This story has virtually nothing to do with a pioneer of aviation than a pioneer of art.
I recently completed and posted a feature article on Salomon August Andrée and his two attempts to reach the North Pole by balloon. You can read that article HERE.
It is a fascinating but horrible look at man’s folly at underestimating good ol’ Mother Nature.
But, what drew me to this story, was the art on the card… simply beautiful.
It was the first tobacco card I had seen with the artist’s name on it, implying that he or she must have been an artist of some renown… and that maybe, just maybe, this artwork was commissioned by the tobacco company for this card.
In my searches for tobacco cards, I have also searched for the original artwork… I figure it’s out there somewhere. But I’ve never seen any.
I’ve often wondered who did the art for these wonderful tobacco cards and baseball cards et al from the past 100+ years… perhaps names lost in the mists of time.
But then I realized that the card above for Andrée’s balloon was signed… signed by the artist, Albert Operti.
There’s not a whole lot of information on Operti, save that he was born in 1852, dying in 1927.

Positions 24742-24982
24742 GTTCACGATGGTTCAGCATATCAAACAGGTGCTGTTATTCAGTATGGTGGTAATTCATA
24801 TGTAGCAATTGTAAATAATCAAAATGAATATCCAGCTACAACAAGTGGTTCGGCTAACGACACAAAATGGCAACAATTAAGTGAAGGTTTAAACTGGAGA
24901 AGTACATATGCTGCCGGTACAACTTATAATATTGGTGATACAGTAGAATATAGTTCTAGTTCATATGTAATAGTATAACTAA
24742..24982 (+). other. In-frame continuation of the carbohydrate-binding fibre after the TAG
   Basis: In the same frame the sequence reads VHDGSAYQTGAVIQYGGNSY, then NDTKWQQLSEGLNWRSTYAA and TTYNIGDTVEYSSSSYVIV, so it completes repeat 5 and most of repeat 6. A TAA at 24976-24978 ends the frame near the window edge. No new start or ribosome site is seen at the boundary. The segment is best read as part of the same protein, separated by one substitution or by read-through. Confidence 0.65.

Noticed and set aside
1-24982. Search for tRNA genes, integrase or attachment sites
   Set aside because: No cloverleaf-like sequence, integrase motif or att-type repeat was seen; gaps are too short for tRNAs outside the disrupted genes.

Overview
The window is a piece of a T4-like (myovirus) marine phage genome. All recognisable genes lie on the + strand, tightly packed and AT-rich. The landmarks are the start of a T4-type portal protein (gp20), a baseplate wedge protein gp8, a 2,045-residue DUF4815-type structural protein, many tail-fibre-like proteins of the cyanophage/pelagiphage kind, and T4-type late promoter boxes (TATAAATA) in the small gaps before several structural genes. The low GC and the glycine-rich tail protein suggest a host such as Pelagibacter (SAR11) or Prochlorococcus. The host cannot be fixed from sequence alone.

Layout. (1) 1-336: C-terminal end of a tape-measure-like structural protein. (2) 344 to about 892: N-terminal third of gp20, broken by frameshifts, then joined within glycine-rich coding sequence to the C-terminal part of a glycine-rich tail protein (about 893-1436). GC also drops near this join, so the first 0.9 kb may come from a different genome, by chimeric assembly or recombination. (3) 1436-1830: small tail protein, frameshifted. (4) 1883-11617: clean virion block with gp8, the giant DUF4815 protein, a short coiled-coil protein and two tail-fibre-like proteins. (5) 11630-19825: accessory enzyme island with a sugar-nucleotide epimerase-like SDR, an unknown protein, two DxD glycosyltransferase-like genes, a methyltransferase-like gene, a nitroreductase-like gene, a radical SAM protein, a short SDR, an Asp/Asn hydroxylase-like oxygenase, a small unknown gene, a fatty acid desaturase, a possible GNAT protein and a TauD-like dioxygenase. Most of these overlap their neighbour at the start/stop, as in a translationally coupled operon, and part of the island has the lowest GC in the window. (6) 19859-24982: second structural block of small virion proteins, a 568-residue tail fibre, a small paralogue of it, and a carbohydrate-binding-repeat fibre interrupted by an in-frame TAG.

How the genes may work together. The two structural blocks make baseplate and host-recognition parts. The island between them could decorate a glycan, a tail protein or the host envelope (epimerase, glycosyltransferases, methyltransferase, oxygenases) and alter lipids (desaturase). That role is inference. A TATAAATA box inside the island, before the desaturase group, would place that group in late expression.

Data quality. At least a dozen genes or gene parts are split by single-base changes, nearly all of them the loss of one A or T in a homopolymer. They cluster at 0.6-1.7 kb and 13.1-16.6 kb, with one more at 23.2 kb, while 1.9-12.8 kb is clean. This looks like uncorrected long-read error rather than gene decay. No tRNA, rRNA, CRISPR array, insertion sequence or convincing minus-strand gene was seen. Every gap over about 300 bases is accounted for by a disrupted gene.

He was born in Italy, schooled in Great Britain… and developed his skills doing theatrical background painting usually for the Metropolitan Opera in New York City. I’ve heard of it, and know it’s still around today… though I admit that I have never seen an opera save whatever Bugs Bunny was running around with alongside Elmer Fudd. What a barber shop.
Operti’s painting are very difficult to find, as most seem to have been commissioned by the Explorer’s Club in New York, and are still in their possession nowadays. Operti even spent the last few years of his life living at the Club headquarters – on their dime – eventually dying there.
A lot of Operti’s work dealt with the natural beauty of the Arctic, ships and plain old exploration scenes… and no wonder, he was with Robert Peary in 1896, when he explored Greenland.
Of course, many of his paintings are just pure imagination, but based on his knowledge of the natural environment. For example, he painted of the search for the Franklin expedition, showed the ships Erebus and Terror sailing – events that happened around 1845, seven years before Operti was born.
The Museum of Natural History in New York also asked him to create plaster casts of natives from Greenland, and he also painted many of the diorama backdrops and other arts for them.
I have not seen any other work of Operti’s aside from that done and printed on various tobacco cards, but all of those are of a high quality like the card example above.
Operti is still the first and only artist I have found to have done work to appear on a tobacco card. If you know of any other artists who have done such work, I would appreciate it if you could let me know who they are and what they have done.
In the meantime, I’ll continue to see if I can find some real artwork for sale out on the auction sites. And then scream as I realize I can’t afford them.